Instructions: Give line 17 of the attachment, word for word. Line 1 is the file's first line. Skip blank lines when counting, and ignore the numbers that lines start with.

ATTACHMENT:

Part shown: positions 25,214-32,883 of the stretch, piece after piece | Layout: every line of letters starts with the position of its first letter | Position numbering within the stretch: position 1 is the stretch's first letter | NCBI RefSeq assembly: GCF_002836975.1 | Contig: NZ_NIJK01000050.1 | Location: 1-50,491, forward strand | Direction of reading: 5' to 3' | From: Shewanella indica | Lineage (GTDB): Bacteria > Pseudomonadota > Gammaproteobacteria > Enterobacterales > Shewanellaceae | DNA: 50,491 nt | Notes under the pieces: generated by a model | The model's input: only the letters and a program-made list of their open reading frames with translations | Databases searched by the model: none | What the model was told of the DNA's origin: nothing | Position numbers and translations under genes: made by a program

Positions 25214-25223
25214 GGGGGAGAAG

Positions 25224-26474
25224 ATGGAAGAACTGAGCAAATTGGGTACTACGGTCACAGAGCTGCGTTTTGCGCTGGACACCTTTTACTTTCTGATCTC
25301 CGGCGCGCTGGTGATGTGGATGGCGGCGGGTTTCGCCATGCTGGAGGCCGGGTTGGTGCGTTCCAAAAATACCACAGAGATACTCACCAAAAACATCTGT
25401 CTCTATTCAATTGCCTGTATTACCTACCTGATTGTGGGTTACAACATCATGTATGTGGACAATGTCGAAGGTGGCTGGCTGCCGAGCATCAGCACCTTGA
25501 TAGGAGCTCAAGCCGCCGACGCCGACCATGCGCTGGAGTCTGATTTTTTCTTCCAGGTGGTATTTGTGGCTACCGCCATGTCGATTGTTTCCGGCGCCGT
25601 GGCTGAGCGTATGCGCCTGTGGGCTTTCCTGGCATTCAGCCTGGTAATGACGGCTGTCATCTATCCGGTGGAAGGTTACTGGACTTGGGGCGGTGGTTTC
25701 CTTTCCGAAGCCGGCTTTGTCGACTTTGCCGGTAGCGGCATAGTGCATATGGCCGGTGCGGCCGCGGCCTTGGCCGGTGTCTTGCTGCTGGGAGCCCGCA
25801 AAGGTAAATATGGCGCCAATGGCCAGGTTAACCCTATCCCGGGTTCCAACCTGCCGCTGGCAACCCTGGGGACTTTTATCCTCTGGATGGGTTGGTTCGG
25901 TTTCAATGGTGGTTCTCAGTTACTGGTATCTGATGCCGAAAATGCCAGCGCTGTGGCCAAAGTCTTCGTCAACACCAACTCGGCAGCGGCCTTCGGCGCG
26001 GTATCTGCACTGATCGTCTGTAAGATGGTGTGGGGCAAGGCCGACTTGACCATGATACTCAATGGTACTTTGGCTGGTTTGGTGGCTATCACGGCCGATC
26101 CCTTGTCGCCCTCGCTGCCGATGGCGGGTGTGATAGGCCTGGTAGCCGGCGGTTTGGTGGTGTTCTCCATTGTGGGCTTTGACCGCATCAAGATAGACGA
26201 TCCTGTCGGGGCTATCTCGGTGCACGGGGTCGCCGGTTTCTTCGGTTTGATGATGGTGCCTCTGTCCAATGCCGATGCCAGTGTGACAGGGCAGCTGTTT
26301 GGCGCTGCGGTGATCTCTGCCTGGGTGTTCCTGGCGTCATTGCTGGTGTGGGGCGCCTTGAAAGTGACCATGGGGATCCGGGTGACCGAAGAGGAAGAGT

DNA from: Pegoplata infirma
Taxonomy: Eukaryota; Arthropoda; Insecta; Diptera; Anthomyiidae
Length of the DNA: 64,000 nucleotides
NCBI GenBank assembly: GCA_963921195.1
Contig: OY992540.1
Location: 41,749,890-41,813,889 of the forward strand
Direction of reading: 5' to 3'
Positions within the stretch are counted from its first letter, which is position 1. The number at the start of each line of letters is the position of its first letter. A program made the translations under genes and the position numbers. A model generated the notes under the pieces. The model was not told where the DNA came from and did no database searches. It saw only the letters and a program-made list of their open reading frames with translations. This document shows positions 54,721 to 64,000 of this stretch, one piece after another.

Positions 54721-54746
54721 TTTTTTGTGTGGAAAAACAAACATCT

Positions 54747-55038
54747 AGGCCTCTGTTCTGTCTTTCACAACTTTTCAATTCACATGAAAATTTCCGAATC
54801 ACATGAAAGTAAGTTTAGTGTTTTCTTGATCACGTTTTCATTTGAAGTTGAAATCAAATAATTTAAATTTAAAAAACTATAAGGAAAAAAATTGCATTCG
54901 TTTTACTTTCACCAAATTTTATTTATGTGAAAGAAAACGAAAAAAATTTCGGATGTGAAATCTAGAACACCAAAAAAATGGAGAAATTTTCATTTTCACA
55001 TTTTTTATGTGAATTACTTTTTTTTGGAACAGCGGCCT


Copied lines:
DNA from: Pegoplata infirma